Question: Hello, I am an almost 41 yr old female and I just read an article about cortisol levels (vampire, ghost, and zombie) that you wrote, and I’m curious to know more. I think that I’m like the vampire the most, but not exactly. I had a saliva test done recently and the results said that my levels were extremely low in the morning, then went to normal around noon but then by 4-5 they were dropping again. My doctor put me on progesterone because my estrogen to testosterone ratio was pretty severe (high estrogen/low testosterone). Although I take them at night because they make me extremely tired, I can’t but feel the struggle even more in the morning now. Will DHEA help? Or anything? Thanks, Jaime
Jamie is referring to an article we wrote about cortisol levels, adrenal fatigue, and sleeping patterns. Cortisol is a very important hormone. Without cortisol, we cannot live. But having your cortisol levels balanced plays an important part in daytime energy and sleeping patterns at night. Cortisol is released from your adrenals glands in a “diurnal curve”. Meaning, cortisol is highest in the morning so you wake up “bright eyed and bushy tailed”, ready to start your day. Over the afternoon the cortisol will dip slightly. Come evening it will drop dramatically so you are ready to go to sleep and stay asleep all night long.
In this episode, we talk about three dysfunctional cortisol curves that affect sleep and daytime energy. Having dysfunctional cortisol levels can create havoc on a person’s quality of life. We didn’t want to poke light at these dysfunctional patterns as these are serious issues. But to help with learning and teaching we created three “types” of dysfunctional cortisol patterns relating to adrenal fatigue.
Three types of dysfunctional cortisol release patterns that affect and contribute to adrenal fatigue. We call these types, The Vampire, Ghost A / Ghost B, and The Zombie.
Vampire: The Vampire has high cortisol in the evening and low cortisol in the morning. That makes the Vampire feel really good at night. Inevitability because Vampires feel so good at night, they have a hard time falling asleep. They will stay up late because they actually feel “normal” in the evening. But come morning, they have a hard time getting out of bed. These are the people that press snooze multiple times and usually takes them forever to get out of bed. Even though they reluctantly crawl out of bed, they still complain about brain fog and feeling tired until at least midmorning.
Ghost: The Ghost is the person that falls asleep easily. They always say, “I have no problem falling asleep. My head hits the pillow and I am out. But I always wake up a 2-4 hours later”. That is because their cortisol is low in the evening. But will raise up in the middle of the night, waking them up. You will find your Ghosts roaming the house in the middle of the night. They might end up watching TV, eating, playing on their phones or even checking their email. Some get so fed up waking up in the middle of the night that they just get up and start their day. Most Ghosts feel fairly well in the morning. But they disappear and “Ghost” everyone in the afternoon. Between 1230 and 330pm Ghosts say they get so tired they can barely function. They struggle to get through the rest of the day until they fall into bed and fall asleep. But like I said, they sleep for about four hours and wake up. There are two variants of the Ghost. I have named them Ghost A and Ghost B. In the article, I call them the Ghoul and the Poltergeist.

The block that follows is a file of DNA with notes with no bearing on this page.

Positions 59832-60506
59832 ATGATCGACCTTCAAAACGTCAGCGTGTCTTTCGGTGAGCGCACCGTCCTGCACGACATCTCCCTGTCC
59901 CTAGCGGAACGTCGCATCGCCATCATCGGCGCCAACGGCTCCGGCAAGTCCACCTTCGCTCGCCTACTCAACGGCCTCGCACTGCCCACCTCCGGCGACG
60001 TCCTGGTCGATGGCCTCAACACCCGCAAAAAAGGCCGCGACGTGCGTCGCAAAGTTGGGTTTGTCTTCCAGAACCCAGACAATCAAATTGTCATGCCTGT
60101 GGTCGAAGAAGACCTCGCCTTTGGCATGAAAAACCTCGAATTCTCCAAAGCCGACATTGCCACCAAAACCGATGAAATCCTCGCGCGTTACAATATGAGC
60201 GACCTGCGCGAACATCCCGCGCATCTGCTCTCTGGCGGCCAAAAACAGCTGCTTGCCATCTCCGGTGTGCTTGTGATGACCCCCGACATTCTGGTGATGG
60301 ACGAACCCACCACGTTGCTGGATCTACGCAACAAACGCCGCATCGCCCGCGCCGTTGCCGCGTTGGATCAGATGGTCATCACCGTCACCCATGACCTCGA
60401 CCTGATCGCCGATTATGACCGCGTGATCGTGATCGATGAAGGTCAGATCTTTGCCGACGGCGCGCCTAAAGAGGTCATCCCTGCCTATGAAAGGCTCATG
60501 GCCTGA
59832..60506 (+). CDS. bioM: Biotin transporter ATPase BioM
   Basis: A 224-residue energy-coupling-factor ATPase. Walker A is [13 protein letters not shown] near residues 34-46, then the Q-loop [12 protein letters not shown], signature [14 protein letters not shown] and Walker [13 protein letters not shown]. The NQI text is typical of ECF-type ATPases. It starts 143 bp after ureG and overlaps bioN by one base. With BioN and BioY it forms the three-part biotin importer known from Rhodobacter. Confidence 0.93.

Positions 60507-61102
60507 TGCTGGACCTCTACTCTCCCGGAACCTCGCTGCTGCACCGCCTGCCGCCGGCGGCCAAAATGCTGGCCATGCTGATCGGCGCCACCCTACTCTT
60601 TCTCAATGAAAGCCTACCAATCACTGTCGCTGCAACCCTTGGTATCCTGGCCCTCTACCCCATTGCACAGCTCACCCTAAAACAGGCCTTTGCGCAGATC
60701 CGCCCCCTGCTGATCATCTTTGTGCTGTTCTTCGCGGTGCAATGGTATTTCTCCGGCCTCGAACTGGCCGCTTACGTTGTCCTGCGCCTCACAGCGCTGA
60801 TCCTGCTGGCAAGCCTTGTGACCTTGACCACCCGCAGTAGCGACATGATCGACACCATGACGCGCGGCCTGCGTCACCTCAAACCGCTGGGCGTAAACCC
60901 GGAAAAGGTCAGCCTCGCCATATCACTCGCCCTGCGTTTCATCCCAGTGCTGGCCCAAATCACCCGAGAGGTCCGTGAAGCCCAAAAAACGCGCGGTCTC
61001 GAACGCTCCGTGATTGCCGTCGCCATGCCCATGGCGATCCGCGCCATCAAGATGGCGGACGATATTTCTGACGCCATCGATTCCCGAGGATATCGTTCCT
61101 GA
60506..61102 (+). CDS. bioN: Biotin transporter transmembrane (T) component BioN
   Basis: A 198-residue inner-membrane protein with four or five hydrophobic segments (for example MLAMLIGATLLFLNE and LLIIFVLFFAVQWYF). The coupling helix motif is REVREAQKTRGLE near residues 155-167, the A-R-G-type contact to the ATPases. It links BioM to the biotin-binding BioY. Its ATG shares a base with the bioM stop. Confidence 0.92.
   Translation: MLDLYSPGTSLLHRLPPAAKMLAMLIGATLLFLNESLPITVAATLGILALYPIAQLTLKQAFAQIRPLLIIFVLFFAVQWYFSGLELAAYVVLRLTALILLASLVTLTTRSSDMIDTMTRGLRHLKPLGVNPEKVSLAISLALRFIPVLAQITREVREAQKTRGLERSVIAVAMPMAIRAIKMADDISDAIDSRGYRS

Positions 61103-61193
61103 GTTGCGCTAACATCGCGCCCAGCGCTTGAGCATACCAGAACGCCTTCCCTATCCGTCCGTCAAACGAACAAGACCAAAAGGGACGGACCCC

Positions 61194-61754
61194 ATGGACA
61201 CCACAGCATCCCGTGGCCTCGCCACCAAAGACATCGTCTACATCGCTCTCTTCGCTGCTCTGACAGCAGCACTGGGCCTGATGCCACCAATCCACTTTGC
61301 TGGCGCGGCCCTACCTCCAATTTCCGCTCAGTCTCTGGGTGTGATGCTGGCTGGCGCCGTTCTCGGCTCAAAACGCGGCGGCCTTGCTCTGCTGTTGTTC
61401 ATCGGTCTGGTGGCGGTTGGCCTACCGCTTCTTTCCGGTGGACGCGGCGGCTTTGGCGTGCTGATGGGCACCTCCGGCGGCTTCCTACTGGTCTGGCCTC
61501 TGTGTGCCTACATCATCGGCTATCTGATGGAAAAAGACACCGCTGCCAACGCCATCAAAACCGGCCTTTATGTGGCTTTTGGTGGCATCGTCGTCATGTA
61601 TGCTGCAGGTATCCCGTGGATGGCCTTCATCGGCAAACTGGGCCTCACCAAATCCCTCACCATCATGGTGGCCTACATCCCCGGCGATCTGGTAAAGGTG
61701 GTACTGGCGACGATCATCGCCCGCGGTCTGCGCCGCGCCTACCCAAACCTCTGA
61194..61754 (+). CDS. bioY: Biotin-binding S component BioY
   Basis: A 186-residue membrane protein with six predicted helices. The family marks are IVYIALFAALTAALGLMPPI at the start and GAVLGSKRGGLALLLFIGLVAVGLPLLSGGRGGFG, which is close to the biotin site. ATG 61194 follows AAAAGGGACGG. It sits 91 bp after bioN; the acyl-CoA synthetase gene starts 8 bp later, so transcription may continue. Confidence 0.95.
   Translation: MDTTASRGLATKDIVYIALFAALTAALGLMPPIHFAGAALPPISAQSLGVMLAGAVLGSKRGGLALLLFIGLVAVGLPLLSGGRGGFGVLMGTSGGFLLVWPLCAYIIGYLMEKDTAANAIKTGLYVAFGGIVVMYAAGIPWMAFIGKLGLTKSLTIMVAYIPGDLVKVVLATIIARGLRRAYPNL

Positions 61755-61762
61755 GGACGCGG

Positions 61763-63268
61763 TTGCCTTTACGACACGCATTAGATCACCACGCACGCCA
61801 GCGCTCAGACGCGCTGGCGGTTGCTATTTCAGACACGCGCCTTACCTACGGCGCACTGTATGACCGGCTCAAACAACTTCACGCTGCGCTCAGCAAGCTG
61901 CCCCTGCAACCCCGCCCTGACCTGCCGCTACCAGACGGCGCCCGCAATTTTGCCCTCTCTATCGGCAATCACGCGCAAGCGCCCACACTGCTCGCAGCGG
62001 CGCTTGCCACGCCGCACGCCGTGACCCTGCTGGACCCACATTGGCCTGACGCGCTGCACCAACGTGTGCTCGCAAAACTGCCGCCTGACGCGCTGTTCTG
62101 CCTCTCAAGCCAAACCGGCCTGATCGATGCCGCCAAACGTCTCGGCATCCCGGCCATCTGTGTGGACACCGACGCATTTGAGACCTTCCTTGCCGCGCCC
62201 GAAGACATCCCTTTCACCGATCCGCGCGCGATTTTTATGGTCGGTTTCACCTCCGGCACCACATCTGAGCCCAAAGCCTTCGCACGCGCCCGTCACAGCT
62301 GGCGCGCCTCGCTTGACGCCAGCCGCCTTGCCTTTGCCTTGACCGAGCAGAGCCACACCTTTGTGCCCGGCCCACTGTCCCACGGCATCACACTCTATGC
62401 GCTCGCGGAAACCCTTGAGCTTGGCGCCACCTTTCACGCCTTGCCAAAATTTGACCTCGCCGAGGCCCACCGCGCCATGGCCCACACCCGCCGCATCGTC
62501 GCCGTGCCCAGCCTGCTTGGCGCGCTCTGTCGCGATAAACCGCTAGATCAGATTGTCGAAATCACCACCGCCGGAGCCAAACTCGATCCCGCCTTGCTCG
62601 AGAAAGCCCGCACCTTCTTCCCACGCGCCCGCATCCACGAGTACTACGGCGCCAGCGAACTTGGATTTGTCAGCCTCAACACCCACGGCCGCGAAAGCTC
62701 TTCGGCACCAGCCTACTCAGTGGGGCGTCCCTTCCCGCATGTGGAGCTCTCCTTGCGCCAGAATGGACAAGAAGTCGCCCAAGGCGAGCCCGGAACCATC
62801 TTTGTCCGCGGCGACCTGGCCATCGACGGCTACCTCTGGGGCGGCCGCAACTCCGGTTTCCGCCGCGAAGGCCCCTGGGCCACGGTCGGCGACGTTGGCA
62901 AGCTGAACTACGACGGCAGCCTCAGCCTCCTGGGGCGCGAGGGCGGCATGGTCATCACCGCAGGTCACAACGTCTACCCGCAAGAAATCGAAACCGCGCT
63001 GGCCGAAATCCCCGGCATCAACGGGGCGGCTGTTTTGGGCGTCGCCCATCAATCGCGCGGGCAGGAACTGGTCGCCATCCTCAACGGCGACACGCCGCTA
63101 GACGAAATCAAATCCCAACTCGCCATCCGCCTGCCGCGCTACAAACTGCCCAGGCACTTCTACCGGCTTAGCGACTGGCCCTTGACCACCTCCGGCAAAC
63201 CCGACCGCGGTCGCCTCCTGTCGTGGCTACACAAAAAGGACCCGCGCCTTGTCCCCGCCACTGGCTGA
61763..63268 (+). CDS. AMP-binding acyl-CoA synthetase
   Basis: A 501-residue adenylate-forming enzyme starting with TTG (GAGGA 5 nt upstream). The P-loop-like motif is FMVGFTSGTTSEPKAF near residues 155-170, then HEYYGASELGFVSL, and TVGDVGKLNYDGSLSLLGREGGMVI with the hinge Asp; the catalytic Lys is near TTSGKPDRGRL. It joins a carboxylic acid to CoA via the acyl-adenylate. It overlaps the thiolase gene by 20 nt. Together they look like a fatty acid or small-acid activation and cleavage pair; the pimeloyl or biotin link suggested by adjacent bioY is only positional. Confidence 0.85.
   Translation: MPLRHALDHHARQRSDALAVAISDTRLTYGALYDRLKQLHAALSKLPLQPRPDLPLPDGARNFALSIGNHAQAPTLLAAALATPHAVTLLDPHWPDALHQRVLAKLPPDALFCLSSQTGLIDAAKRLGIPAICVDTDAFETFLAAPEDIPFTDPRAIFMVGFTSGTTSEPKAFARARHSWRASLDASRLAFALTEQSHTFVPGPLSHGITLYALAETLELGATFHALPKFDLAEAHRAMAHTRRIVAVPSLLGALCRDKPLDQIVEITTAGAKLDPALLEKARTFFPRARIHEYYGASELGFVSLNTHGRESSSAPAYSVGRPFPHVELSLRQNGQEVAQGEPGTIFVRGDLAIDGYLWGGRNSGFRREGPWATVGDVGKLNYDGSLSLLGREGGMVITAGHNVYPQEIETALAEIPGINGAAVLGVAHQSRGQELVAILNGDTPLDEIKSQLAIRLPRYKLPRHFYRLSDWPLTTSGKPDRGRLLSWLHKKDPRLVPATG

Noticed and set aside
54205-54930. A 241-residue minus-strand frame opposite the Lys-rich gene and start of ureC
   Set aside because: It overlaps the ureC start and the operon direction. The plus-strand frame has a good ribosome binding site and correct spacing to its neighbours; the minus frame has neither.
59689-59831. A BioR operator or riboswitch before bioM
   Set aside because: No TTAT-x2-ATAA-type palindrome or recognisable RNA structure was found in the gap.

Ghost A: These people fall asleep hard but wake up about 4 hours later and cannot go back to sleep. They will be up for hours. And when they finally do become tired and fall back asleep, they have to wake up for the day soon after.
Ghost B: Like Ghost A, these people fall asleep fast and hard. But after about 2-3 hours they wake up. They then fall back to sleep, only to wake up again 45 min to an hour later. They do this all night long, waking up multiple times in the night. Needless to say, they are really tired in the afternoon because they only got a series of naps the night before.
Zombie: We really feel for the Zombie. The Zombie has low cortisol levels all day and night long. That means there is never any part of the day that they feel any energy. Zombies say they could sleep all the time, and they can. They can easily sleep 8 plus hours at night and then sleep hours in the day if allowed. Zombies are continuously mentally and physically tired 24/7.
Back to Jamie and her question. Jamie’s doctor put her on progesterone at night to balance her estrogen-dominance. I think this is a great idea as progesterone reduces cortisol at night and raises GABA. The progesterone will help Jamie falls asleep. Jamie’s goal is to reduce her cortisol at night. As she is a Vampire. She has low cortisol in the morning. Low cortisol in the morning is usually a sure indicator they are a vampire. The nighttime cortisol values are not as accurate. As the cortisol might be “normal” or will raise later after her last salivary testing. DHEA is great for the adrenals, but I do not think it will make Jamie’s mornings any better.
Disclaimer: Her goal is to reduce her cortisol at night and raise it in the morning. At night the progesterone is perfect to help with her sleep and reduce cortisol. But also taking supplements to reduce the cortisol, like a Cortisol Manager or Kavinace. And taking an adrenal supplement to raise her cortisol in the morning. But if her cortisol is still low with a supplement, she might need a prescription hydrocortisone short term to raise the cortisol in the morning.